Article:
As a company you have to have a strong sense of who you are appealing to if you are to build a sense of personality (brand) that starts customers on the road to buying from you.

Confused companies, confuse customers, who buy from someone else. 

Unless of course your products are so cheap and competitors so weak it does not matter.

At the start of this crisis and especially when your country informed you you about 'lockdown' my guess is you did what most people did which is to go and panic buy food from the supermarket. 

Panic buying of pasta, tinned food, and for many months supply of toilet roll?

You would have done this based on your perceived 'need'. 

Without a doubt some of those purchases will have been influenced by your favourite brands, but as finances became tighter your 'need' will have superseded your want.

I would also guess that very few of you went out and panic bought a car, a new suit, a pair of jeans etc because this is stuff you 'want', and not stuff you need?

Brand marketing when done in the right way creates 'want' in the consumers mind above 'need', this in turn creates the opportunity increase the perception of value which can lead to a better margin and more loyal customer.

If you're a product led company e.g. you develop/find the product and then you involve marketing in order to 'promote it' with fingers crossed. This was how it's been done for several decades and if this is the way things are still being done I strongly suggest you learn how to become a 'consumer' led company pretty quickly.

What do I mean by this?

Prior to this crisis people didn't just buy because they NEEDED things. 

They bought because they WANTED things. 

This difference is critical and is the basis of Branding. 

And today it's going to become even more important for those companies needing to kick start revenues and compete against competitors with similar products or services.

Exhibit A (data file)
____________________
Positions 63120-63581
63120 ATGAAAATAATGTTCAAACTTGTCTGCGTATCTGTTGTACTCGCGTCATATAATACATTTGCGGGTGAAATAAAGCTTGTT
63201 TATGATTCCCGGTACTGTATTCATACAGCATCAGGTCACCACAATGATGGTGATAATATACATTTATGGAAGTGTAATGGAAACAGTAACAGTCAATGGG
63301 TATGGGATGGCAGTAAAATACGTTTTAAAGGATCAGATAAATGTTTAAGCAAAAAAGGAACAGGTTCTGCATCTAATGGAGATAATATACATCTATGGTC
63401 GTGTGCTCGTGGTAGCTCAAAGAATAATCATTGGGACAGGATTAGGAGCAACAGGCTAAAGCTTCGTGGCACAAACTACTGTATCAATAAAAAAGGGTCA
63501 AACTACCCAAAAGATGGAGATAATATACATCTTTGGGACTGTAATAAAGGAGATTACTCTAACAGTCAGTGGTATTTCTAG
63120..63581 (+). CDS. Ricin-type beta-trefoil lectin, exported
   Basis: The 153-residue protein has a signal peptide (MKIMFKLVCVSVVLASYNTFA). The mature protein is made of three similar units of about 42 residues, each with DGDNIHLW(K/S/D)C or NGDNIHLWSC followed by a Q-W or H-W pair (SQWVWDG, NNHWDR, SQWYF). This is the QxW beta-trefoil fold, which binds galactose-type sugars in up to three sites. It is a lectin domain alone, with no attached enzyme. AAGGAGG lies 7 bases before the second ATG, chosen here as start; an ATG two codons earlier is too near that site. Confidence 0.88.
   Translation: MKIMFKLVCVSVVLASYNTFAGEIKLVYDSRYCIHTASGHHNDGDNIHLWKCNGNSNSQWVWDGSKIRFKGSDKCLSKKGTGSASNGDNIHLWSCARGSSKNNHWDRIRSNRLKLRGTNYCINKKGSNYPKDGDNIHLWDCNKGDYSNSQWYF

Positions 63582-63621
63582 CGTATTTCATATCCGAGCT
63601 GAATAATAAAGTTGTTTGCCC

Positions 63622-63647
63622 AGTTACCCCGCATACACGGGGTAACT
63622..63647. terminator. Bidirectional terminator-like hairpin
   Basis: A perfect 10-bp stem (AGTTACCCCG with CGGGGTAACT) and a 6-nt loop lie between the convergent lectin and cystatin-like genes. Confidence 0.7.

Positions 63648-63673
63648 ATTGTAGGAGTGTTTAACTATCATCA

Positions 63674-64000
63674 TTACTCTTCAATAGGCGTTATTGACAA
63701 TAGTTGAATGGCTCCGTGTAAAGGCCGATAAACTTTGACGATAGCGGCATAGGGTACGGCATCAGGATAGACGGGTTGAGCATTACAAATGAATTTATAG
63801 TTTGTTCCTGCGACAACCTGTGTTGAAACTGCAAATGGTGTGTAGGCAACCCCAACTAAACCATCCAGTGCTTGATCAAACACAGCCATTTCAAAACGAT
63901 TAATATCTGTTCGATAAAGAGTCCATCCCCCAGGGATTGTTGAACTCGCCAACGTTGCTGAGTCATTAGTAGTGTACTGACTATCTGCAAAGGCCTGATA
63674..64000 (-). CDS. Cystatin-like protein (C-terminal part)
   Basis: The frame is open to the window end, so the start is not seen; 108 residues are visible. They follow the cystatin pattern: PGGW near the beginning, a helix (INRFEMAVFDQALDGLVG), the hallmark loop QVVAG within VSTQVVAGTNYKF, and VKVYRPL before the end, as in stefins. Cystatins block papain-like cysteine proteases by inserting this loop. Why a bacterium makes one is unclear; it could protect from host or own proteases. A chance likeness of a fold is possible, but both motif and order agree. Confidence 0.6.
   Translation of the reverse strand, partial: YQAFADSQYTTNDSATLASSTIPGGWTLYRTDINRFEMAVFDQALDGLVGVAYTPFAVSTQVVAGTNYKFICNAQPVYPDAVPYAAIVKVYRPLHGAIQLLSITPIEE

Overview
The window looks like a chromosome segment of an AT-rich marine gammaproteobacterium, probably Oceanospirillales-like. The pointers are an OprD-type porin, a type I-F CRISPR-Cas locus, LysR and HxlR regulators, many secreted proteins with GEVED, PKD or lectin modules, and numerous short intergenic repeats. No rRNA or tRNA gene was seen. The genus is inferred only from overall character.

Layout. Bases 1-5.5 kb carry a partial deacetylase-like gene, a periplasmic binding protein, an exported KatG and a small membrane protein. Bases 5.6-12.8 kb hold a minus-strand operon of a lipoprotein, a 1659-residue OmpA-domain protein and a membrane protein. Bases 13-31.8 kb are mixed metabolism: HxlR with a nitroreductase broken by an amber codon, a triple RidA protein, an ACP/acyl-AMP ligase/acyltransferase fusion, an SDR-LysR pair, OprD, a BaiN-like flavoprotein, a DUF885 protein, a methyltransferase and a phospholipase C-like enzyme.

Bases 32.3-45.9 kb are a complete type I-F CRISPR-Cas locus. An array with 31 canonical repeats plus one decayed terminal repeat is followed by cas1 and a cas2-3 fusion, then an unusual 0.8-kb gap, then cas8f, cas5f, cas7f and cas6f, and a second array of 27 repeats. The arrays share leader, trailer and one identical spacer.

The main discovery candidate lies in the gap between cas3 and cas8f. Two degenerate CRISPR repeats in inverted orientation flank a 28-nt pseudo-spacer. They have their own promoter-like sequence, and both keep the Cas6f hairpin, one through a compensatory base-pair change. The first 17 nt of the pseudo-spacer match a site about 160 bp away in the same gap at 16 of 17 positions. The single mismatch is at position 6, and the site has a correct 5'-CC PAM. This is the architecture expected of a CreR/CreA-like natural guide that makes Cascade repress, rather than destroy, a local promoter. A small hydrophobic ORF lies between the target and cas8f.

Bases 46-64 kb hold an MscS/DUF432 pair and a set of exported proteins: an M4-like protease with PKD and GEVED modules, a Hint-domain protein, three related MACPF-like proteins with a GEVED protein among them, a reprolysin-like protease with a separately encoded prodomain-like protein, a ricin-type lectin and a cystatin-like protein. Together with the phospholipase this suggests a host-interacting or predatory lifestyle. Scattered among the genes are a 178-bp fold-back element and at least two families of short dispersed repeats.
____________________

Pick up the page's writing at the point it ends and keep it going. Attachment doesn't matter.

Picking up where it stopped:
As a retail guy I'm constantly obsessed with the emotional rationale that influences us to buy from one company over another.

Consumer hedonomics which is a bit of fluffy marketing research jargon and is a key pillar in my growth and transformation strategy process I use to help businesses become internally aligned on their 'Why'. 

In simple terms it is used to help us better understand what people like/dislike about a company or brand, why they prefer our company over a competitor and guides us to help fix it. 

It's a process that helps us to better understand internal and external behaviours that impact growth and transformation.

It's something I have repeatedly utilised with amazing success for over 15+ years.

Companies are starting to realise they can no longer afford all that marketing budget and resource they had before this crisis. 

So brands that better understand the power of consumer hedonics are more likely to better align themselves and the external messaging with consumer than those that don't.

Consumer hedonomics is how we describe the key drivers that can influence a consumer to spend money with you over a competitor. 

A brand/business that better understand the key drivers around consumer behaviour will inevitably win out over companies that don't. 

Brand marketing when done in the right way creates 'want' in the consumers mind above 'need', this in turn creates the opportunity increase the perception of value which can lead to a better margin and more loyal customer. 

Moving from need to want in buying adds value/margin

•It erodes competitive threat, but doesn't remove it!

•It creates internal clarity boosting staff contribution

Pre-Covid most people purchased things because they 'wanted' something. 

Great brands work on emotions because 'people buy from people like themselves'. 

Unless they have no choice, or it’s a commodity. 

Memorable brands create a personality, which requires clarity and consistency in dealing with people. 

Above all a great brand will earn TRUST, simply because you can't impose it on someone.

I run a couple of workshops, and one of those workshops is designed to help business better understand how to stimulate and achieve growth by using consumer hedonomics which helps to better internally align the brand, this in turn helps to deliver an externally aligned brand strategy. 

My tried and tested process is underpinned by asking leadership teams in businesses to look in the mirror and better understand 'why' the consumer is choosing to spend their money with a competitor over them.

Are you bold enough to look in the business mirror and commit to acting on what is reflected back at you?